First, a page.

Latin American Network Information Center - LANIC

-DATE-
19650929
-YEAR-
1965
-DOCUMENT_TYPE-
SPEECH
-AUTHOR-
F. CASTRO
-HEADLINE-
5TH ANNIVERSARY OF CDR
-PLACE-
PLAZA DE LA REVOLUCION
-SOURCE-
HAVANA DOMESTIC RADIO
-REPORT_NBR-
FBIS
-REPORT_DATE-
19650929
-TEXT-
CASTRO SPEECH ON FIFTH ANNIVERSARY OF CDR

Havana Domestic Radio and Television Services in Spanish 0139 GMT 29
September 1965--F

(Live speech by Premier Fidel Castro at Ceremonies Marking Fifth
Anniversary of the CDR at Havana Plaza de La Revolucion)

(Text) Mr. El Mahdi Ben Barka, chairman of the preparatory committee of the
first tricontinental conference; (applause) distinguished guests; comrades
and lady comrades of the Committees for the Defense of the Revolution:
(applause)

Every year this ceremony holds a surprise in store for us. (applause) No. I
do not say a surprise for you. I mean a surprise for us, (applause) I mean
to say we always find it to be a larger one every year. (cheers, applause)
And at times one asks himself: how are the committees doing? (cheers) Have
they gone to sleep on their laurels? (applause) Have they lowered their
guard? (applause) As far as one can see here, neither have they gone to
sleep nor have they lowered their guard. (applause)

And we always have some other little surprises also, such as the situation
today in which we cannot hear well on the platform. (commotion) Therefore
the comrades who are closer will have to read many of the things said here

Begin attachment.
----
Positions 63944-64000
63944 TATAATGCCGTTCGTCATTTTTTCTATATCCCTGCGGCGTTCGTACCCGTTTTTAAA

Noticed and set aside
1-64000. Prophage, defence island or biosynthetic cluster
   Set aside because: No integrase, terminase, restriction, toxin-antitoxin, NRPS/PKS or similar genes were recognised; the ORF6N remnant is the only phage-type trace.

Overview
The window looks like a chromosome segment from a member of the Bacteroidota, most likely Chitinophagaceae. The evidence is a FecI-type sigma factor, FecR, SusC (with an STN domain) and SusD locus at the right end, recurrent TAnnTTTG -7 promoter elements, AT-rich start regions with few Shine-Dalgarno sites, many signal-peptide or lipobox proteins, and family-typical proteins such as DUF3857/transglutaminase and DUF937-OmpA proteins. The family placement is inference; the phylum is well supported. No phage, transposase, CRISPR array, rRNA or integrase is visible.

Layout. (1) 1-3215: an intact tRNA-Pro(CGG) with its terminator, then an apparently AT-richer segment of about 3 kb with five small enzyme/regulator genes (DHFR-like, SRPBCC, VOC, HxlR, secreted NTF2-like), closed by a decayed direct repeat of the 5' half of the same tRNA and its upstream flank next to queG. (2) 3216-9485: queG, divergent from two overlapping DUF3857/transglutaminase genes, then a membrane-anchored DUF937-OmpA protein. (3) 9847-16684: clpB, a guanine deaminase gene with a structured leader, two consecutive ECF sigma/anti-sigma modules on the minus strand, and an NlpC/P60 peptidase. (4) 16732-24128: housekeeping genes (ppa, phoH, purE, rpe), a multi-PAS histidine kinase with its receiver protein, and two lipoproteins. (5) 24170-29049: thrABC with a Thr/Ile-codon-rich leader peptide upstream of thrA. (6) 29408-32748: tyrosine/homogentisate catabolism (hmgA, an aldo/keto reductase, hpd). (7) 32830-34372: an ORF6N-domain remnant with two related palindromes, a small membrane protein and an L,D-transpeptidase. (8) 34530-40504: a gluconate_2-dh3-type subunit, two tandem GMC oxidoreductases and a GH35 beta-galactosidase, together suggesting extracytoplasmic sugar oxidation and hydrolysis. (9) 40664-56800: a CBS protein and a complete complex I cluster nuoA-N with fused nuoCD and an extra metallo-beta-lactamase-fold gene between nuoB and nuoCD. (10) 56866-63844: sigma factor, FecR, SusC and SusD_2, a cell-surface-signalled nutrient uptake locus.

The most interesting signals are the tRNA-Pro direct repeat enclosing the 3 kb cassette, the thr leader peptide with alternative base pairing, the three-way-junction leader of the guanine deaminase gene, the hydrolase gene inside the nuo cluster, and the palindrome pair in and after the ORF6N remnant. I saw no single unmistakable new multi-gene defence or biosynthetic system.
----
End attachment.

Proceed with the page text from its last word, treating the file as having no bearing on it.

in their newspapers. (commotion) We will have to use signals to speak to
them. (chuckles, crowd commotion) But it seems that down there below you
can hear pretty well. (crowd shouts) It must be some problem concerning the
specialists on matters of this kind. (crowd outburst)

However, the important thing is that you can hear well. (applause, shouts)
Oh, I can hear well, of course. You have a magnificent, strong, and clear
voice. Your voice is that of the Committees for the Defense of the
Revolution. (crowd shouts) If the Committees have not lowered their guard
this is a very good thing. Neither can the Committees lower their guard nor
can the revolution detain its vigorous march. The Committees mark their
fifth year today. The Committees are five years old today and five years
are five years. (applause) And five plus two (crowd shouts) are seven
years. In other words, soon, the revolution which is a little older than
the Committees will also reach its seventh anniversary. (applause)

These have been seven years of a tremendous effort, none can deny that. An
effort more or less productive, not as productive as some of us wished. I